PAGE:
Ancient Persia - Introduction to Persia and the Persian Empire
The Ancient Persians are more familiar to us than the other empire builders of Mesopotamia or the Ancient Near East, the Sumerians , the Babylonians, and the Assyrians, not only because the Persians were more recent, but because they were amply described by the Greeks. Just as one man, Alexander of Macedon (Alexander the Great, ultimately wore the Persians down quickly (in about three years), so the Persian Empire rose to power quickly under the leadership of Cyrus the Great.
We in the West are accustomed to seeing the Persians as the "them" to a Greek "us." No Athenian-style democracy for the Persians, but an absolute monarchy that denied the individual, common man his say in political life. The most important part of the Persian army was a seemingly fearless elite fighting group of 10,000 known as "The Immortals" because when one was killed another would be promoted to take his place. Since all men were eligible for combat until age 50, manpower was not an obstacle for the Persians, although to insure loyalty, the original members of this fighting machine were Persians or Medes.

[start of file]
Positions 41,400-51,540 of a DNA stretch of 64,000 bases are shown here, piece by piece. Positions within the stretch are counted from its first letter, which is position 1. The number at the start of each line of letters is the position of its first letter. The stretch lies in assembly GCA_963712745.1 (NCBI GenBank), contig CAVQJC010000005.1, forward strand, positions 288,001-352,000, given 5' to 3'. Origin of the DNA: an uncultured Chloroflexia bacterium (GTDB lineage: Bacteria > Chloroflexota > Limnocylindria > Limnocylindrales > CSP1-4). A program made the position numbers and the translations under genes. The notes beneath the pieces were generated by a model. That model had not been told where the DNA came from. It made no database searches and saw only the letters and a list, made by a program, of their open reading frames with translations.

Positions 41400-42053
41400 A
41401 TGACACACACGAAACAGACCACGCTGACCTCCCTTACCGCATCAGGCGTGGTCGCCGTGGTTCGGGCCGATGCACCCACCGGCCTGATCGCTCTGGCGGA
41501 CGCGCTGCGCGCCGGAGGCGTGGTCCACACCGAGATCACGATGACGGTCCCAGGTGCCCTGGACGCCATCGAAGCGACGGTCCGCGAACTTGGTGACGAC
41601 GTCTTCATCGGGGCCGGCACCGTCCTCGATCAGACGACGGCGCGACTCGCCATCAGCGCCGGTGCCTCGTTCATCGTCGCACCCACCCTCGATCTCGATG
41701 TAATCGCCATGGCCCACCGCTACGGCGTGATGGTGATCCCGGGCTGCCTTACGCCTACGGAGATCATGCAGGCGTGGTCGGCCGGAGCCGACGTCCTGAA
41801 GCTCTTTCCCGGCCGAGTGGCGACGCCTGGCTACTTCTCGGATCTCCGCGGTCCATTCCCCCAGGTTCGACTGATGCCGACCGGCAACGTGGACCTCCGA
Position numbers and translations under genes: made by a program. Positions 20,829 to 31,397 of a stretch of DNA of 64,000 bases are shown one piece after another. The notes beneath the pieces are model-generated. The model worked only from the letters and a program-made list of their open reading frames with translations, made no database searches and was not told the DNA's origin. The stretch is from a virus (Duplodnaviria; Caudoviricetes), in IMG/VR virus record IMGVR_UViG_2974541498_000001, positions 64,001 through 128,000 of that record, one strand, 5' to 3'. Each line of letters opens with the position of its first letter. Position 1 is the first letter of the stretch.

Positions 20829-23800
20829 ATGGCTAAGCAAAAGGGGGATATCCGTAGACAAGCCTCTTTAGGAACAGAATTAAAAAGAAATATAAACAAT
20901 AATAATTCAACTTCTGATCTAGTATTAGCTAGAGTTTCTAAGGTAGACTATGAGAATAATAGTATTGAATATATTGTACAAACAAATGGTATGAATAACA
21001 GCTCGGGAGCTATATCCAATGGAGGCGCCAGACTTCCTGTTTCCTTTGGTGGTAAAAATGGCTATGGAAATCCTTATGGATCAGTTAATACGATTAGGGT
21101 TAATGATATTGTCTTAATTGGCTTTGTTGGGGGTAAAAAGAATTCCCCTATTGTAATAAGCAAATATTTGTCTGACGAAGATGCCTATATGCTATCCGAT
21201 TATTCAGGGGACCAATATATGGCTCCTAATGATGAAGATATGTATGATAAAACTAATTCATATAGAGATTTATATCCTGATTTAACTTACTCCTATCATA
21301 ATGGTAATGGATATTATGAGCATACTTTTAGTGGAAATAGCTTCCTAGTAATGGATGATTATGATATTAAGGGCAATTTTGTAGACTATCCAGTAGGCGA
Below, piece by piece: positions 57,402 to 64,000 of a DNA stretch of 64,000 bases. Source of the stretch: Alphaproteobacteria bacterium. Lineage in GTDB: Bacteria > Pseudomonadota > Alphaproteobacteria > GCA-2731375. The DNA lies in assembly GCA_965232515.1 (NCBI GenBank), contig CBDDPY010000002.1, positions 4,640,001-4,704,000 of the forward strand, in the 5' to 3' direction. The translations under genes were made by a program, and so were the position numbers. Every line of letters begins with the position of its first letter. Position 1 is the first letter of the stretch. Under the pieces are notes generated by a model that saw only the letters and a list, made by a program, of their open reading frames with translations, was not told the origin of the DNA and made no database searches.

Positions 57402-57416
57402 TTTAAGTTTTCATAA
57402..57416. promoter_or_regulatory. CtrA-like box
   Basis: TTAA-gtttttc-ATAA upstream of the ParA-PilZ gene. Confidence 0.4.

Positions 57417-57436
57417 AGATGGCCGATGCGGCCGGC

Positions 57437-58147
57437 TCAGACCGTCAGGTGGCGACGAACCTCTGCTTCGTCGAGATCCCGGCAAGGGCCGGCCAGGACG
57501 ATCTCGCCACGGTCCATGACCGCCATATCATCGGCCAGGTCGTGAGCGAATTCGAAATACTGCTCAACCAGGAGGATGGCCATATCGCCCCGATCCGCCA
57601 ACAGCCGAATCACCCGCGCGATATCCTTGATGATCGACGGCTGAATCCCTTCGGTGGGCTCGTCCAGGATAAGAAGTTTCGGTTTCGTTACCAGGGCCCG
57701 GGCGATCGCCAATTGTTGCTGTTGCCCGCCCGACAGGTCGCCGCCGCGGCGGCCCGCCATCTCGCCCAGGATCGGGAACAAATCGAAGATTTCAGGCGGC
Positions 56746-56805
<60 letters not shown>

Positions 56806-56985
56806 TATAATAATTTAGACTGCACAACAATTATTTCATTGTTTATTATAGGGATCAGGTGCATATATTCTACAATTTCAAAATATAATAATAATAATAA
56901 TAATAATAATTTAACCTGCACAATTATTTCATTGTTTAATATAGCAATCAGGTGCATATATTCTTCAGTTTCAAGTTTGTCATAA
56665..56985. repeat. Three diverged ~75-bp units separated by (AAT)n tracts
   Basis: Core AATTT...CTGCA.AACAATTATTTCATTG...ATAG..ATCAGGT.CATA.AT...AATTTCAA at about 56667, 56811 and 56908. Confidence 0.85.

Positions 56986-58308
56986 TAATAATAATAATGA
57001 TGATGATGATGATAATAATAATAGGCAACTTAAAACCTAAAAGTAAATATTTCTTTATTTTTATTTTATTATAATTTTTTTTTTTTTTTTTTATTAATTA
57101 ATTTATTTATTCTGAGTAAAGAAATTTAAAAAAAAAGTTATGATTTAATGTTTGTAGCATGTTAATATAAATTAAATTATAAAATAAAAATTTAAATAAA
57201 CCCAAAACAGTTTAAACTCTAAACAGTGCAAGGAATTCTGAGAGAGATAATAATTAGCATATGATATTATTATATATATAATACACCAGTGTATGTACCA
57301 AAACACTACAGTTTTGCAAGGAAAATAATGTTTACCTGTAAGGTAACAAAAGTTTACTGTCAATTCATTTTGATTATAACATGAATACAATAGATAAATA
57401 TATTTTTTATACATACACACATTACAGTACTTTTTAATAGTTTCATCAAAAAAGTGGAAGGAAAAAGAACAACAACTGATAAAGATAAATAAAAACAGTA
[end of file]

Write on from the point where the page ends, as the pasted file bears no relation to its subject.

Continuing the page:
Cyrus the Great, a religious man and adherent of Zoroastrianism, first came to power by overcoming his in-laws, the Medes (c. 550 B.C.) -- the conquest made easy by many defectors. Cyrus then made peace with the Medes, and cemented the alliance by creating not just Persian, but Median sub-kings known as satraps to rule the provinces. He then conquered the Lydians, the Greek colonies on the Aegean coast, the Parthians, and Hyrcanians. He set up a fortified border along the Jaxartes River in the Steppes, and in 540 B.C., he conquered the Babylonian Empire. The successors of Cyrus conquered Egypt, Thrace, Macedonia, and spread the Persian Empire east to the Indus River.
~ N.S. Gill